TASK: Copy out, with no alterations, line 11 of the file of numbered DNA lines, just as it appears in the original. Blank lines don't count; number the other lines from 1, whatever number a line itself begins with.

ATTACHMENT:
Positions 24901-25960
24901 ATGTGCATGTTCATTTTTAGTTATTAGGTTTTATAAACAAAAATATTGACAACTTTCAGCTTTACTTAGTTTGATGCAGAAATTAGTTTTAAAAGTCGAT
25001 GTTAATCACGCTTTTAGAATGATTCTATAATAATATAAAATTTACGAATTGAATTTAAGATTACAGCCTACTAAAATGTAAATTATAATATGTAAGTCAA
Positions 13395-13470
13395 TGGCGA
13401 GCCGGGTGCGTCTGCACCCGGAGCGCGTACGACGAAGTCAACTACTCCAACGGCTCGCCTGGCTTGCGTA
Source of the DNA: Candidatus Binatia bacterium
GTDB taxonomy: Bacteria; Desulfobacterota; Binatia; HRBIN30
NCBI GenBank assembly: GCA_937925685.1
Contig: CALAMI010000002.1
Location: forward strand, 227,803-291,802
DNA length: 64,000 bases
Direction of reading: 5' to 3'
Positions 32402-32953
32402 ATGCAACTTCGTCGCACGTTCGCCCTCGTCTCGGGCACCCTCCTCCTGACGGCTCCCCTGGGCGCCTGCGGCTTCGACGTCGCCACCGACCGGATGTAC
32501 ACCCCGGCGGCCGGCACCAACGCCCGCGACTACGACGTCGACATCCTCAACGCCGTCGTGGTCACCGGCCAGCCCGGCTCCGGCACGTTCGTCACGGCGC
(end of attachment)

Location: forward strand, 227,803-291,802